Today, a customary commercially available e-bike weighs around 23 kilograms – five to ten kilograms more than a bike powered by muscles only. Opinions are divided on the topic of additional weight for a battery and motor. But that need not be – as the latest developments in lightweight design show.
For those who value aesthetics, e-bikes still have a reputation of being clunky, unwieldy vehicles. maxon therefore set itself the goal of developing e-bikes that replicate the weight of customary bicycles as closely as possible – slimline, light, and robust. An ultra-light compact drive allows the entire device to have sleeker dimensions – through lightweight technology similar to that used by maxon in NASA’s Mars rovers.
In order to enable manufacturers to develop radically light e-bikes, maxon reduced all the components of the drive to their essentials. “Our complete BIKEDRIVE AIR system weighs just 3.5 kg,” said Thomas Steger, product manager at maxon. “It is also very silent and can be installed almost invisibly in the frame.”
Having the battery fully integrated into the down tube allows the bike manufactures to dispense with a locking mechanism and an opening in the frame. This reduces the weight by around a kilogram. When it comes to the human machine interface (HMI), maxon made a conscious choice not to have a display. The control element shows only the assist level and the charging status – everything else can be configured via the Connect app on a smartphone. As a result, the minimalist HMI weighs less than 40 grams.
Because the quality of an e-bike depends on the entire package, the Swiss drive supplier cooperates with other leading manufacturers in lightweight design. For example, maxon worked with Cipollini and Transalpes to develop an electric racing bike and a full-suspension electric mountain bike that weigh only 10.7 kg and 16 kg respectively. Other manufacturers are also taking concepts for gravel bikes and light downhill bikes, minimalist city bikes, and ultra-light children’s bikes to the production stage. To keep bikes in this weight range, very light yet robust materials are needed. In the high-end market, carbon-fiber reinforced plastic (CFRP) is the gold standard.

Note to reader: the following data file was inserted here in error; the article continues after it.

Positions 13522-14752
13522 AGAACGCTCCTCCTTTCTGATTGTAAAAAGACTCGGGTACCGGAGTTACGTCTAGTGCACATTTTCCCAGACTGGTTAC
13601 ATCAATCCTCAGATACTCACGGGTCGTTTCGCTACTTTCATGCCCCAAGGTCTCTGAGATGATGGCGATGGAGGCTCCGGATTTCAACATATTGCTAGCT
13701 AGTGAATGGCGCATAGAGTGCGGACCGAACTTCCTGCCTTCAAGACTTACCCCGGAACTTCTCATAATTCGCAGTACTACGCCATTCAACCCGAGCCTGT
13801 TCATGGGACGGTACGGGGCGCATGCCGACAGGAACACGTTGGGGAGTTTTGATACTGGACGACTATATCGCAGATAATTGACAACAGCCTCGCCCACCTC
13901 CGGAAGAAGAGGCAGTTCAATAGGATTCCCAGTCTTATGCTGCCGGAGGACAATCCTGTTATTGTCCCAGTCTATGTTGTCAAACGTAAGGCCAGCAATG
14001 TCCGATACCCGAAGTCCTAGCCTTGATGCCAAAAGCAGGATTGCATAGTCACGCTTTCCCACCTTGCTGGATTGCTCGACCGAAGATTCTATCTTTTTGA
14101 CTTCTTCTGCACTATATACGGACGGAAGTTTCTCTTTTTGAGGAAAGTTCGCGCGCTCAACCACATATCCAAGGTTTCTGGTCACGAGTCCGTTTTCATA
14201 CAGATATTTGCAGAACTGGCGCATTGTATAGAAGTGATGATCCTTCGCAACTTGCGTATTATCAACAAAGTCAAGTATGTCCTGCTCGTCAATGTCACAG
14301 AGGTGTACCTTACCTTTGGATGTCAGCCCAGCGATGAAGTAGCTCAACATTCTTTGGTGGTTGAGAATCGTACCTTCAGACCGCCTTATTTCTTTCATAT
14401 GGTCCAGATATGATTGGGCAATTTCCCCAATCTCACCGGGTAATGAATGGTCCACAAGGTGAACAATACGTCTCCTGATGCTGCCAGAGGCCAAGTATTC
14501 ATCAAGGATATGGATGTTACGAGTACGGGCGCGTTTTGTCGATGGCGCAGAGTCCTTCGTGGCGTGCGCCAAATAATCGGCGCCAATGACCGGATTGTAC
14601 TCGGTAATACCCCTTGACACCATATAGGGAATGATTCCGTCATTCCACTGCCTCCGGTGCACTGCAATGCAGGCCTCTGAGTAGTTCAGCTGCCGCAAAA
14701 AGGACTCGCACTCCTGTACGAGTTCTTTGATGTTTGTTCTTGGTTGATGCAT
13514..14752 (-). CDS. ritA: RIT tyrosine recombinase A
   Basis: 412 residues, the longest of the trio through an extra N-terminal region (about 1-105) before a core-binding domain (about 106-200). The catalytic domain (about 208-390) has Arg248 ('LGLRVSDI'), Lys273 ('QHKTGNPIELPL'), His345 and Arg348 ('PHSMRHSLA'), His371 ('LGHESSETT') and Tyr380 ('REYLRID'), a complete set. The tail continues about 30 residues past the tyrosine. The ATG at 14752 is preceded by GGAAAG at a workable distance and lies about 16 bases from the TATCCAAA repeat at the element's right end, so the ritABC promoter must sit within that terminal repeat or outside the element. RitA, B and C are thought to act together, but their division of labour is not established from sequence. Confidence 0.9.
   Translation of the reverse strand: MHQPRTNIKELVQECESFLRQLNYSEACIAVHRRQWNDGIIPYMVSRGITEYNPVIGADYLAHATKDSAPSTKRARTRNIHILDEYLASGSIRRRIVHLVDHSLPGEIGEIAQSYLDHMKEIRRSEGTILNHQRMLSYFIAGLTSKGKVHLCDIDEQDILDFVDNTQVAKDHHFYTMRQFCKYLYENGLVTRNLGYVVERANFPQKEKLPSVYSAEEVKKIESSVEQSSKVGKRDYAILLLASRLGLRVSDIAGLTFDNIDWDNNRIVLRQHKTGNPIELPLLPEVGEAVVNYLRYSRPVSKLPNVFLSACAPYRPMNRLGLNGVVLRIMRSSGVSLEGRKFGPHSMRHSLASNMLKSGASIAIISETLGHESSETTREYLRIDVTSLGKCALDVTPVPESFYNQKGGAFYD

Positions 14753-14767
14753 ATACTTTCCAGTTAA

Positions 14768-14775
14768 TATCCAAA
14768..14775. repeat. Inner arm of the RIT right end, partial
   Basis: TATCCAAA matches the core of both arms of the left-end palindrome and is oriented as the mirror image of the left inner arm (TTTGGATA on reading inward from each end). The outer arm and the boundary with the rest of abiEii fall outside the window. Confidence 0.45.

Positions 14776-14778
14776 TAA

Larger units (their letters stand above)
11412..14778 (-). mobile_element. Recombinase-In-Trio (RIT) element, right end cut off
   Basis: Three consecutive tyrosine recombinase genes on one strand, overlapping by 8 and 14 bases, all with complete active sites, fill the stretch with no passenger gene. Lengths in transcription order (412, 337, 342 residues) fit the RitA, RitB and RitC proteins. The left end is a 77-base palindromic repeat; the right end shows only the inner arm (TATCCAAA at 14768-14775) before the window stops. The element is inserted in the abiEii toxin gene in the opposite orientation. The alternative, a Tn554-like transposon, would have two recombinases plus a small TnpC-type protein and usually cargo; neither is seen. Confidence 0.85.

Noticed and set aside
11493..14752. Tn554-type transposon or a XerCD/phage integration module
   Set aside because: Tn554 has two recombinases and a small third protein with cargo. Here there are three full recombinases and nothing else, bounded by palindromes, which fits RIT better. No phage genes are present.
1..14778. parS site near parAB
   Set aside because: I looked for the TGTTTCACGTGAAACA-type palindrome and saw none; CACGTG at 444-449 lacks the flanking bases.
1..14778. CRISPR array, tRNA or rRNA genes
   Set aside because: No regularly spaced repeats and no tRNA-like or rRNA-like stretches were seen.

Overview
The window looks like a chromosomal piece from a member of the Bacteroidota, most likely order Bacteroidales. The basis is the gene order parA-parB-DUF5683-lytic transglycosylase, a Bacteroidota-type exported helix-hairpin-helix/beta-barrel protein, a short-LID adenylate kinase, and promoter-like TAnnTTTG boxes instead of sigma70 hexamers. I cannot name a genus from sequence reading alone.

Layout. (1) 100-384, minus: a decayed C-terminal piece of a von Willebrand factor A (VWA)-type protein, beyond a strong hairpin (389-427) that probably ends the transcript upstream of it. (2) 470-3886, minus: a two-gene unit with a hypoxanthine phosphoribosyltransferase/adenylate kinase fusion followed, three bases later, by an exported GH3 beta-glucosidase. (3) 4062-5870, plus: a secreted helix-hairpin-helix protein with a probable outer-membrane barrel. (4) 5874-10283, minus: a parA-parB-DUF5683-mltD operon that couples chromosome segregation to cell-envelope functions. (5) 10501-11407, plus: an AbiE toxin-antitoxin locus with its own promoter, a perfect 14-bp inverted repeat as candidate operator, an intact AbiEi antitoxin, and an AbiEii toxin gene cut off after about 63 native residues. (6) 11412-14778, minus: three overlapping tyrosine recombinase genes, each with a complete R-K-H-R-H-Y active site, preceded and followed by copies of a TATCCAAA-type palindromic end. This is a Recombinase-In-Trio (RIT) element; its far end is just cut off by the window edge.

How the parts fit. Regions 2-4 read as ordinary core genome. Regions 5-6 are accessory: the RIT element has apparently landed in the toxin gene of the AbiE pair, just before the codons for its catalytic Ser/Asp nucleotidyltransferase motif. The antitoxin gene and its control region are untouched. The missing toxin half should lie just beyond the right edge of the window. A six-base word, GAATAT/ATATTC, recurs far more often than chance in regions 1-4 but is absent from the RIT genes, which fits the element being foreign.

Carbon parts have obvious benefits. They are much lighter compared to aluminum and steel. Their stiffness and tensile strength can be adapted depending on the intended use. Carbon is easily processed if you have the necessary expertise, but a large amount of manual work is still involved. It provides great design freedom compared to metals, although diameters must be designed with greater volume to withstand the same forces. This is not a disadvantage, however, when designing fully integrated drive systems like the BIKEDRIVE AIR. The battery is housed in a down tube with a diameter of six centimeters, and the frame can be optimally adapted to the weight of the components.
For the rider, the weight ratio between the drive system and the entire bike plays a decisive role. A customary lithium-ion battery with a capacity of 500 Wh weighs about three kilograms. On a 23 kg e-bike, that would last 70 km on average when riding on level tarmac using moderate support. In mountainous terrain or on soft forest soil, that range is roughly halved. Sometimes, less is therefore more: A bike with lightweight design that weighs only half as much can achieve the same range with a more compact motor and battery, and is as agile in its handling as a customary bicycle. This puts a new perspective on the general race toward ever-higher specs in the e-bike sector: simply having the most power is by no means all that counts.
Interested? E-bikes sporting a maxon drive excel at their handling and weigh very little. We are looking forward to discussing e-bikes with you. Send us a message!